The study of various genomes obviously has been a story of secular disappointment. What is called for here is humble appreciation of what God has told us concerning how He created all things. Then we interpret the data from nature in terms of what God has revealed in His Word.
I return to my point above: why don’t creationists question the Bible’s clarity and consistency about the nature of nature as rigorously as they do the scientific findings? Why ISN’T THERE A CONSISTENT story of ” biblical creation? Where did the water after the flood go? Hell, where did it come from? Lots of things are left up to the tendency of “literalists” reluctance to take the Bible literally and seriously.
The article (above and many more on the CSAA site) was written by the outfit’s V. P., Margaret Helder, who is described thusly by the Answers in Genesis site:
Dr. Margaret Helder is a scientist, a writer, a mother of six, and Vice-President of the Creation Science Association of Alberta, Canada. She is also probably the most prominent woman in creation science.
Dr. Helder is also the author of three books and Associate Editor in charge of science and technology for Reformed Perspective, a magazine for Christian families. Her scientific achievements include describing and naming a species of aquatic fungus new to science,Chytridium deltanum Masters (Masters being her maiden name, and the name under which she published the description).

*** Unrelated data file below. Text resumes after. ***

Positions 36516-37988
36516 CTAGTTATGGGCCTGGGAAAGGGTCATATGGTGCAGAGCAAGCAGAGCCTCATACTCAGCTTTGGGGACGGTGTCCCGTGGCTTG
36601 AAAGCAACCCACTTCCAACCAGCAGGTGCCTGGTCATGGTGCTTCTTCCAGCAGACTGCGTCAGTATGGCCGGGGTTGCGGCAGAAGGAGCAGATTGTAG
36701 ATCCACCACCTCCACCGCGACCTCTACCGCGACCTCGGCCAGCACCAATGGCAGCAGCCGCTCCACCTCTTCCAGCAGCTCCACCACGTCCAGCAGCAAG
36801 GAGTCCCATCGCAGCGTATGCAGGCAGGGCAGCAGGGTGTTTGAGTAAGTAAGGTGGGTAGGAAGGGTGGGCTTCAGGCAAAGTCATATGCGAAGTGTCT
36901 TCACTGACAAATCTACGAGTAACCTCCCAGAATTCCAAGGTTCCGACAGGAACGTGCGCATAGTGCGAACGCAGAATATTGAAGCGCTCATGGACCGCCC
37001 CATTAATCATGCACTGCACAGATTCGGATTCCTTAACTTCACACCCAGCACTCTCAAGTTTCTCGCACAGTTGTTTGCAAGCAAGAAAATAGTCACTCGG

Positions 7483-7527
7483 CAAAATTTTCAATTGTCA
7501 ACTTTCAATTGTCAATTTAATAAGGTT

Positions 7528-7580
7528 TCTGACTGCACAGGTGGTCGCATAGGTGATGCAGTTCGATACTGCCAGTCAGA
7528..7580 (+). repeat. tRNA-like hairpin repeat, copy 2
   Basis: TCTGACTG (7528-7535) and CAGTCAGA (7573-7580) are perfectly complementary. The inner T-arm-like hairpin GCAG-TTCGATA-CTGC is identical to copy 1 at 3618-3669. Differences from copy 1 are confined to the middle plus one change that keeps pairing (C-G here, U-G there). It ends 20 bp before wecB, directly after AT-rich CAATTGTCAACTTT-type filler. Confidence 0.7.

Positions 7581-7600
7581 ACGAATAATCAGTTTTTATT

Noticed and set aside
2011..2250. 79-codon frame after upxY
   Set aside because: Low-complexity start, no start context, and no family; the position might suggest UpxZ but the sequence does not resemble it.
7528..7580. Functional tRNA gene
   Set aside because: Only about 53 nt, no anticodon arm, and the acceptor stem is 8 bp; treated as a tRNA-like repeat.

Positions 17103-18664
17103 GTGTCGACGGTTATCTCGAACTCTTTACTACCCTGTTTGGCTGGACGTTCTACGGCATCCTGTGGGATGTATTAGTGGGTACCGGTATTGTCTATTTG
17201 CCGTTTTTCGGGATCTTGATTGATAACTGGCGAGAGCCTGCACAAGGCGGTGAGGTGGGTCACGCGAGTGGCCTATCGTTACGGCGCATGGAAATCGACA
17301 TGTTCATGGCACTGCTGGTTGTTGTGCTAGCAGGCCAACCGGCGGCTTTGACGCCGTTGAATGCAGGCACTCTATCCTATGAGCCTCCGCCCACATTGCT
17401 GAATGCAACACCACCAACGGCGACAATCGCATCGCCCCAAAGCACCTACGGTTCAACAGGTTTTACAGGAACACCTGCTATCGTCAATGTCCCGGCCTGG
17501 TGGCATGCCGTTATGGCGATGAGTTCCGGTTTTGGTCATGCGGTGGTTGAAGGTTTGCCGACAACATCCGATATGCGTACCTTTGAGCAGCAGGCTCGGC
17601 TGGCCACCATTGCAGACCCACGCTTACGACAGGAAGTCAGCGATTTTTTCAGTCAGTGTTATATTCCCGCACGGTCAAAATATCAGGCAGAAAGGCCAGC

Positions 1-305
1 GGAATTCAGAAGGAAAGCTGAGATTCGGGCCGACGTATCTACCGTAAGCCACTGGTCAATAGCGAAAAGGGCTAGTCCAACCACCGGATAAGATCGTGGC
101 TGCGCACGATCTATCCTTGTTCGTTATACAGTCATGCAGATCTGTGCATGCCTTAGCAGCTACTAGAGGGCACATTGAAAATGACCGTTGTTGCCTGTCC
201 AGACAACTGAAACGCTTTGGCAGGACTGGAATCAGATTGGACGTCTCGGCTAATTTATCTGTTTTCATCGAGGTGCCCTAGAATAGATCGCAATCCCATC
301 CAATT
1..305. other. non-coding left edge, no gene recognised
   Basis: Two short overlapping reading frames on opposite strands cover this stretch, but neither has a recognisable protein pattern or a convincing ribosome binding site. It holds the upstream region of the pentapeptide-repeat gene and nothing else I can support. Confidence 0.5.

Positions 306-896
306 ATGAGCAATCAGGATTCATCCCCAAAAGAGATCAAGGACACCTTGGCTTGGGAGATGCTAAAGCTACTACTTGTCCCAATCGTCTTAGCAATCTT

Wow! Under the name Margaret J. Masters, she has a paper in the Canadian Journal of Botany 49 (1971). WOW! 1971. That is FORTY FREAKING YEARS AGO! One wonders what sort of proper research she has been up to since. She did write a creationist guide to the Royal Tyrrell Museum! In 1981, she was a witness in the “McLean et al. vs. Arkansas” trial. The site, Antievolution.org has this to say about it:
In 1981, a remarkable court case in Arkansas pitted creationists against pastors, priests, teachers, and scientists. “McLean et al. vs. Arkansas” sought relief from Arkansas’ Act 590, which mandated that evolutionary biology instruction be balanced with “creation science”. Unlike the 1925 Scopes trial in Tennessee, the Arkansas court heard testimony from a large number of witnesses on both sides of the case. Judge Overton ruled in favor of the plaintiffs, and Act 590 was deemed unconstitutional. Overton’s clearly written decision has been widely reprinted, and is available on the Web at several locations. (e.g. here).
Antievolution.org has all of Helder’s testimony online, along with all the other contributors to the trial too. The National Center for Science Education summarized her testimony this way:
Other defense witnesses testified during the following days. Margaret Helder, vice-president of the Creation Research Society and a botanist from Canada, argued that available research didn’t support the evolution of plants. But, under cross-examination by Gary Crawford, she admitted that nearly all biologists would disagree with her and that most of her evidence was negative evidence against evolution rather than data supporting creation. She revealed that she believed that there was no scientific evidence supportive of creation.